How to Build a Better Haptic Feedback Switch for Nissan’s Futuristic Crossover EV

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Nissan's Japanese-market Ariya EV is the company's first vehicle to employ haptic-touch switches.
An advanced EV like Nissan’s domestic-market Ariya deserves futuristic control systems, but they can’t only look good.

Nissan’s new Japanese Domestic Market Ariya electric crossover vehicle employs haptic touch switches for many dashboard controls that are otherwise handled by traditional physical switches or by on-screen buttons through the vehicle’s infotainment display.

These haptic feedback switches, like haptic feedback smart device displays, do not physically move in response to pressure from a press, but they vibrate to create the impression that they did move. For the Ariya, Nissan enlarged the buttons’ touch area and spaced them farther apart after user testing showed that made the devices easier for drivers to use. The company’s team also deployed sounds to accompany the vibration to underscore drivers’ feeling of physical switch operation.

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“Vibration and sound are inseparable,” explained Tomotaka Igarashi, the engineer in charge of Nissan’s HMI System Evaluation Group in the Performance and Vehicle Test Engineering Department Number 2. “It may seem obvious, but this challenged our team to develop a unique sound that would match the expectations of the driver while also designing it to be as pleasant as possible.”

The system looks interesting, so we put in a call to Igarashi to learn more about Nissan’s work on haptic feedback controls.

What are the advantages of using controls with haptic feedback?

Tomotaka Igarashi: The main advantage of using haptic feedback controls is that it provides not only high design quality but also functionality.

Our aim was to make a car that would become the flagship model of the next-generation electric crossovers. We wanted people to feel the evolution of technology when they drive. Therefore, it was important to have a seamless design, embodying Timeless Japanese Futurism, and the minimalist-oriented "ma" concept that is part of this concept. We decided to use flat electrostatic buttons in place of traditional physical ones.

It was also important to have haptic feedback because we wanted it to be close to the feeling of pressing a physical button.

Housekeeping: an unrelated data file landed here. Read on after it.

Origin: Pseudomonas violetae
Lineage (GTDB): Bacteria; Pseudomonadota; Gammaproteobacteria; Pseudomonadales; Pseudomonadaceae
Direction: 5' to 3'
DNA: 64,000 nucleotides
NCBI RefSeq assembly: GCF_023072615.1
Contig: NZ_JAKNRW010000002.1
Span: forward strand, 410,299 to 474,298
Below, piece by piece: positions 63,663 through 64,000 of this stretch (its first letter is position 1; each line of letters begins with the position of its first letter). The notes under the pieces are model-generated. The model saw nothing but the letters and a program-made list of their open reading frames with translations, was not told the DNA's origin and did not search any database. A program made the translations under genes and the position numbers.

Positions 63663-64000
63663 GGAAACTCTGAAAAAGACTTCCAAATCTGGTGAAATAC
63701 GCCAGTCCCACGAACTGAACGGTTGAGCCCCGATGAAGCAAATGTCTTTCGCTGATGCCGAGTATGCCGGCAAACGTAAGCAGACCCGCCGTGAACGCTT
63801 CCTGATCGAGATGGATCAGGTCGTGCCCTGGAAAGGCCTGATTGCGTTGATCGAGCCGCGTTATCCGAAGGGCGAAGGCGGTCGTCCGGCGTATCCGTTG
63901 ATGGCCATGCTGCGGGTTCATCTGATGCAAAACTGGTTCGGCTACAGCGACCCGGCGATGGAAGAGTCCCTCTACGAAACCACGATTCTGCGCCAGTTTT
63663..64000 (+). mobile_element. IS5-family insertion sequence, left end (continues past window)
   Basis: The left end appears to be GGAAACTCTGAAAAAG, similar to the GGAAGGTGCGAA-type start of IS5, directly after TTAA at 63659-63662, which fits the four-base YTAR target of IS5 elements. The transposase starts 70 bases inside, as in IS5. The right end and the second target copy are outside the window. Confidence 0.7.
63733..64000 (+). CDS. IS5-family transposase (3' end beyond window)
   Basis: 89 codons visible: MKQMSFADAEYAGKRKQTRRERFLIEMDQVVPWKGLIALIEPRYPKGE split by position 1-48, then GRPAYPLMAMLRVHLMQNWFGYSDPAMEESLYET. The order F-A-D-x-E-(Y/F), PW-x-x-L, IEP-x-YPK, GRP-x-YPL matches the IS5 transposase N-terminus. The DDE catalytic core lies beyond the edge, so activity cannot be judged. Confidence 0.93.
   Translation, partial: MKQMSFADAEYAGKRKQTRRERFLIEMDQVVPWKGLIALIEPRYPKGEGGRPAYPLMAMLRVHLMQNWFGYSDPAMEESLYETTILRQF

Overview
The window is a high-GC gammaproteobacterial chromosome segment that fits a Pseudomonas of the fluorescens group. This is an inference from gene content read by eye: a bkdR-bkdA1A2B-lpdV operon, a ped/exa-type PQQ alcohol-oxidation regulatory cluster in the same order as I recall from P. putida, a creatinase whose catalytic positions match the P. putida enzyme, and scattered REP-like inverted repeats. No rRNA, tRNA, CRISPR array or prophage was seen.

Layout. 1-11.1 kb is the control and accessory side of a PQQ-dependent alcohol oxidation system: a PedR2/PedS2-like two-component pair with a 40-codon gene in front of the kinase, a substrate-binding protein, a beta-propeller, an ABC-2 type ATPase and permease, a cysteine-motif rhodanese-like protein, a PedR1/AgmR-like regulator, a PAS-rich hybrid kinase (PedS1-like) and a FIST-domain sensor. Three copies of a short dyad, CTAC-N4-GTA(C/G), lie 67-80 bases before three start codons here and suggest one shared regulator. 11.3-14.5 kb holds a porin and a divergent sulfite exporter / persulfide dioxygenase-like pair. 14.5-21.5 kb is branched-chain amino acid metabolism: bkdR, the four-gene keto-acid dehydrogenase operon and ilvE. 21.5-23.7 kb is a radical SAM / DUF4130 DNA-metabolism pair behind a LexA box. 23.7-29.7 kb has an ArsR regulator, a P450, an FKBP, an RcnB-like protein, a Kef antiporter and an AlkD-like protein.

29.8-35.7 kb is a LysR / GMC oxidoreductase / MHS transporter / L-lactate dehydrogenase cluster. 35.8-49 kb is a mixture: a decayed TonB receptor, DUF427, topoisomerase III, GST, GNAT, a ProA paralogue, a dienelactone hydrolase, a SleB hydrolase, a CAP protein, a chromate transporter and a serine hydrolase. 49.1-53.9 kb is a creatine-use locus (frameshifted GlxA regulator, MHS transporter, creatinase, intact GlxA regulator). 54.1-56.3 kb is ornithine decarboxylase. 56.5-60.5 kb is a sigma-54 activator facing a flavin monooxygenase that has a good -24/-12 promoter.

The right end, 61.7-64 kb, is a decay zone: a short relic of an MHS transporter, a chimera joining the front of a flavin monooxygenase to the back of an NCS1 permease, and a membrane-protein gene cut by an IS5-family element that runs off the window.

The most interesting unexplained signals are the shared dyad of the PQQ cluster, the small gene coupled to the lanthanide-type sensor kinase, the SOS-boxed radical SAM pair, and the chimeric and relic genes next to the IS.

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Nissan's Tomotaka Igarashi.

What are the challenges of using this to replace traditional buttons?

Tomotaka Igarashi: We worked hard to make the controls as good as traditional buttons in terms of usability and safety. We narrowed down the number of buttons to seven and placed the most important ones closer to the driver's seat, the defroster, and the rear defogger buttons. As they are related to safety when driving, they are placed closer to the driver's seat.

It was another challenge sound-wise. The haptic vibration is produced by physical contact within the panel, which also produces a wooden hit sound. As the strength of vibration feedback and the sounds are antithetical, we had a hard time finding the right balance between sufficient vibration volume and quality of operation sound.

Which controls are most- and least-suited for having haptic input buttons?

Tomotaka Igarashi: We were able to achieve the intended quality for the haptic controls not only from a design perspective but also in terms of proper functionality. We will continue to consider the use of haptic buttons based on whether they will match the concept of the car and customer usage.

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The Nissan Ariya's haptic touch switches are arrayed horizontally to the left of the steering wheel.

What haptic control that you’ve done so far is your favorite, or had the best result?

Tomotaka Igarashi: Ariya is the first Nissan car to be installed with haptic feedback controls. In terms of flat switches, we have installed electrostatic switches in our Japan-market mini-vehicles, Dayz and Roox. These switches have been well received for their good design, advanced-tech feel in the cabin, and ease of use. Haptic controls are also used in the new Infiniti QX60, which was announced in June.

We took on the challenge of installing haptic switches in both Ariya and QX60 HVAC (heating, ventilation, and air conditioning) units to match their respective styling and the results have been well received.

How do you test to ensure usability of the haptic buttons by regular drivers?

Tomotaka Igarashi: Globally, we tested various ages and demographics. We made them easy to use, even for those with long nails who can only touch the button softly. We tested and positioned buttons carefully so as to prevent drivers from accidentally pressing the wrong button. They can be operated with leather gloves, depending on the thickness.

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